We paddled on, bent shaft forward, up through Kelso Lake and River, through Lujienida Lake. We wondered at how beautiful and unique this area was- all the twists and turns through the marshes just coming alive with buds- yet how miserable it would be when the water levels were low and you would have to drag across the muck for miles!

We saw two young bald eagles swooping the marsh for prey. We were able to quietly paddle close enough to get a good picture of one in a tree when it flew past us with its great wings rustling with amazing power. We steeled ourselves for the long portage. I had pumped fresh cool water and Gatoraded up the two Nalgene’s. We rested at the beginning of the portage- eating a trail lunch of thick cut salami, cheese, and trail mix. We generally like to single portage but decided to see if leap frogging would be more relaxed. Off we went to learn how old and fat on a long hard portage makes you regret all the pizza we ordered over the winter. We were very conscious of the dangers of a twisted ankle, sprained knee, or an injured back and carefully made our way and tried to enjoy the scenery.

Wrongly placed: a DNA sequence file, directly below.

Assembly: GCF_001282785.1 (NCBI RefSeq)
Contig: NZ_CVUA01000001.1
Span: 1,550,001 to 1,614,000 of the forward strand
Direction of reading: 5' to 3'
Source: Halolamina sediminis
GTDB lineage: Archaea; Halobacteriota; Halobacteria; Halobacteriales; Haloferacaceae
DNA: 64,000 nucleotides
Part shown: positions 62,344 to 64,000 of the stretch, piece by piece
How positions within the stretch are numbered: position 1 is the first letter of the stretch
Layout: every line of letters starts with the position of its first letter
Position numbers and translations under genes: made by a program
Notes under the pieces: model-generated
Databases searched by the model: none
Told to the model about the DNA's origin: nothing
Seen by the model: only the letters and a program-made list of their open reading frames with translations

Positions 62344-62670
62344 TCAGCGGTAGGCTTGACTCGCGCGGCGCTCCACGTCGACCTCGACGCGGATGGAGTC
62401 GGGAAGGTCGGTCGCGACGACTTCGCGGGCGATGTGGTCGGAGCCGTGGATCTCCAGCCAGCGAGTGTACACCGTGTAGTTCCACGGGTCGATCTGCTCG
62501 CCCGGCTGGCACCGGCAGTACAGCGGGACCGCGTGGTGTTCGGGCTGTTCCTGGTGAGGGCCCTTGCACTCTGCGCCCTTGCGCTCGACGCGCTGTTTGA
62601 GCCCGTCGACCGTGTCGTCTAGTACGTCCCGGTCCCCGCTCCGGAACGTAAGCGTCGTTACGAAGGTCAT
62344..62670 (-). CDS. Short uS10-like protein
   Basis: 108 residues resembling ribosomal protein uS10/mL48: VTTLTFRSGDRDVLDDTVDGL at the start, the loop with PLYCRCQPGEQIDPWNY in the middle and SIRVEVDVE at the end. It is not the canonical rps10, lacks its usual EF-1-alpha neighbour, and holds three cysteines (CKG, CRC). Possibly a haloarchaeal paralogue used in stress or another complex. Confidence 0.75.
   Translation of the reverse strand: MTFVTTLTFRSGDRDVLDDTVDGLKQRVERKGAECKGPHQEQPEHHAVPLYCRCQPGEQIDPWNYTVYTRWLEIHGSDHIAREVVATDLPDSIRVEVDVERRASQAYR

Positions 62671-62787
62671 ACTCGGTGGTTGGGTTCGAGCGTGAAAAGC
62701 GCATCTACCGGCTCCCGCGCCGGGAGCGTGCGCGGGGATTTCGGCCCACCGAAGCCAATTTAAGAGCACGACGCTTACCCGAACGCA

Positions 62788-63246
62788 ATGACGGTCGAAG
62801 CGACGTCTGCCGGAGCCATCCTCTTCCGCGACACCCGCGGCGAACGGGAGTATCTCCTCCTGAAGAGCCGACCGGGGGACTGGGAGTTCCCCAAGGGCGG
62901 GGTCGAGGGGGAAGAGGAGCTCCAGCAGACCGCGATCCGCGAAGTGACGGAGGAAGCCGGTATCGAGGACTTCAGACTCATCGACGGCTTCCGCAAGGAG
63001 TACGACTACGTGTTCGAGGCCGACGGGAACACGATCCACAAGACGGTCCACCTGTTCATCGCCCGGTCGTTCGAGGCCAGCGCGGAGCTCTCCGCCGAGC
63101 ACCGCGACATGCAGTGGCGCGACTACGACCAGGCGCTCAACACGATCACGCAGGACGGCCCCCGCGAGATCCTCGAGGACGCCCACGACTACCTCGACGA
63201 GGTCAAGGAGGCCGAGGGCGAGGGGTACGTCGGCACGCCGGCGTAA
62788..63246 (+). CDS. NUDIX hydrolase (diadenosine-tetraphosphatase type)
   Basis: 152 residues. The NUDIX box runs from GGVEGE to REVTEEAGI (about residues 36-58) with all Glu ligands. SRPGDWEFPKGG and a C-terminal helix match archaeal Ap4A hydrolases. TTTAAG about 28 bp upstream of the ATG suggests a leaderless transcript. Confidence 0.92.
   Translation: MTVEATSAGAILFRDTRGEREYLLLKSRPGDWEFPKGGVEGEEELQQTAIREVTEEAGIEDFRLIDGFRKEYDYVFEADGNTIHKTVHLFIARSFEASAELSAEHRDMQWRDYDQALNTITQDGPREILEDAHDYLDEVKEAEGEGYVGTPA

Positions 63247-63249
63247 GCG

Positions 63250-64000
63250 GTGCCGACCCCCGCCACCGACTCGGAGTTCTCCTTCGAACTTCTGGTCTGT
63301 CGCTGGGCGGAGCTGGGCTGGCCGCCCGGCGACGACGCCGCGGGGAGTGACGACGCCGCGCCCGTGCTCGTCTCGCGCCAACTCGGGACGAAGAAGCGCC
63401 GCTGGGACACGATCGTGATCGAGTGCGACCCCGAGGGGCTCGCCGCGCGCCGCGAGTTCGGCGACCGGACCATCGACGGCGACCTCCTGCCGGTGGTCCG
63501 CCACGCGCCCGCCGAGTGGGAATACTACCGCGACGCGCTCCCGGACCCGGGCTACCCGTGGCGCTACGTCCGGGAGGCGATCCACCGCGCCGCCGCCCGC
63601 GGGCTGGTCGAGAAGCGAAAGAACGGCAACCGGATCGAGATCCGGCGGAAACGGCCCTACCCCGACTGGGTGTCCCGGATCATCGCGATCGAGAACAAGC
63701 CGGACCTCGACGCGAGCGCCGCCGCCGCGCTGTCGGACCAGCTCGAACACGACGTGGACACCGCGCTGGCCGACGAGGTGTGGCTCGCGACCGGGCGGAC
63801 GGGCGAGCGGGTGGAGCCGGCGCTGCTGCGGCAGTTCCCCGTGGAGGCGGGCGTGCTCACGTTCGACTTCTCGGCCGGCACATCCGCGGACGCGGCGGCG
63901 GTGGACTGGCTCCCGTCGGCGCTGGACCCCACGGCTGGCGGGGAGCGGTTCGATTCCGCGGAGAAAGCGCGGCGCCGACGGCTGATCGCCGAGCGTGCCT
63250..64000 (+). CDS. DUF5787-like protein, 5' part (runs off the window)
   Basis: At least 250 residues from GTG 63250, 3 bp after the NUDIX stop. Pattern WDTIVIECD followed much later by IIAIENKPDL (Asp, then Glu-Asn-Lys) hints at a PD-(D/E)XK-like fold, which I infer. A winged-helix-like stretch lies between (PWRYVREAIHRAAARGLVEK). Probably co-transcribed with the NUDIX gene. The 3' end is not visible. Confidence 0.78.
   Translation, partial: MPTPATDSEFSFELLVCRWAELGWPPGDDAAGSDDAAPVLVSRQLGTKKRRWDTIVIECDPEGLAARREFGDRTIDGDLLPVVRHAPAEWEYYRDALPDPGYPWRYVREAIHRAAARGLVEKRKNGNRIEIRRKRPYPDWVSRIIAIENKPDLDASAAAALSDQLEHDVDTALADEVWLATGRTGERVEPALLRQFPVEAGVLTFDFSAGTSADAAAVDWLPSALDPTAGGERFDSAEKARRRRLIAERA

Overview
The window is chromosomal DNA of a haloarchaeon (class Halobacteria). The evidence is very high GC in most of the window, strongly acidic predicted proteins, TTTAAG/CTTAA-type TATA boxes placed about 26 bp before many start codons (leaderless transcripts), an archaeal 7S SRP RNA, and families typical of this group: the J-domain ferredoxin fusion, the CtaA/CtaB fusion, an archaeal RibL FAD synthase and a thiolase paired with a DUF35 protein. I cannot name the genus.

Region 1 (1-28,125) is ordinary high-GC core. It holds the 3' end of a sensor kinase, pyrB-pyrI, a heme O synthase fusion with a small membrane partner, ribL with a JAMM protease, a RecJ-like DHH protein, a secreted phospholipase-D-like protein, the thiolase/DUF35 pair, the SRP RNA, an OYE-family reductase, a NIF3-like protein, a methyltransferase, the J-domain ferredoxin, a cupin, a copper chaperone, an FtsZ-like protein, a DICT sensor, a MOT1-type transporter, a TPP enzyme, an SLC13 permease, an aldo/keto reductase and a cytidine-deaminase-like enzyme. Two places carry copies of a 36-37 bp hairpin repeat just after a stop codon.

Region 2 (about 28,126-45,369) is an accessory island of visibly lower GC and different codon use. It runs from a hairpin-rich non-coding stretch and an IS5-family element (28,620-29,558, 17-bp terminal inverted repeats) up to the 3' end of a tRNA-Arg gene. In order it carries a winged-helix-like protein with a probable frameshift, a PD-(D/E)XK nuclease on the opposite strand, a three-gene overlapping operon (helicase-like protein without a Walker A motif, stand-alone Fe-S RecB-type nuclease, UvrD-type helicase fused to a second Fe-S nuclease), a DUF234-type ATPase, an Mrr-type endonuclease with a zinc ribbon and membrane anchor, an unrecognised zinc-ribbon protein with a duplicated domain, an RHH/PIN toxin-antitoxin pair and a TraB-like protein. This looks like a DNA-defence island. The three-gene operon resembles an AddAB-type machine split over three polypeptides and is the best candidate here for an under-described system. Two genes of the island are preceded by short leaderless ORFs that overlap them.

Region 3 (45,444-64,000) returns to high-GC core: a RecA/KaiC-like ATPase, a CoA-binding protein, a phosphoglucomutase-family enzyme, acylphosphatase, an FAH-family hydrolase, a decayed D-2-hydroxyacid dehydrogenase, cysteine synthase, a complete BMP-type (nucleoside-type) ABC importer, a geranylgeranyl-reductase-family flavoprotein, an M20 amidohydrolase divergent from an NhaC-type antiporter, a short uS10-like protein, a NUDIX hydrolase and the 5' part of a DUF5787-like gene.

We took note of the fresh landscape of the BWCA in the spring. It was exactly like Michael Furtman described, “Aspen and birch are beginning to bud; and, thanks to those buds, the surrounding hills are awash with a soft gray-green glow, as if rubbed over with artist chalk.” I had read so much of his chapter on lake trout over the last few weeks, much of it out loud to Ed as we dreamed about the upcoming trip- he laughed as we walked and kept quoting Furtman’s line, “When the Aspen buds are the size of mouse ears, lake trout fishing is at its best". We talked about the amazing geology of crossing the Laurentian divide-water we were seeing on this killer hike would eventually make its way to the Pacific or the Atlantic oceans. Ed is always in front on the portage- the moment where he shouts back “Lake ahead” is always a relief- this portage I nearly cried I was so happy to be done. The final portage into Wine Lake was so hard- only 100 rods, but straight up then down- and after the 480 rod march it just seemed worse than any other. The reward for all the work was one of the prettiest lakes I had seen!

Wine had just the right balance of size and islands, beautiful Jack Pine stands, truly picture perfect on that beautiful spring afternoon. I will always remember standing at that portage, sweaty, flushed, sore- and so very happy to be done!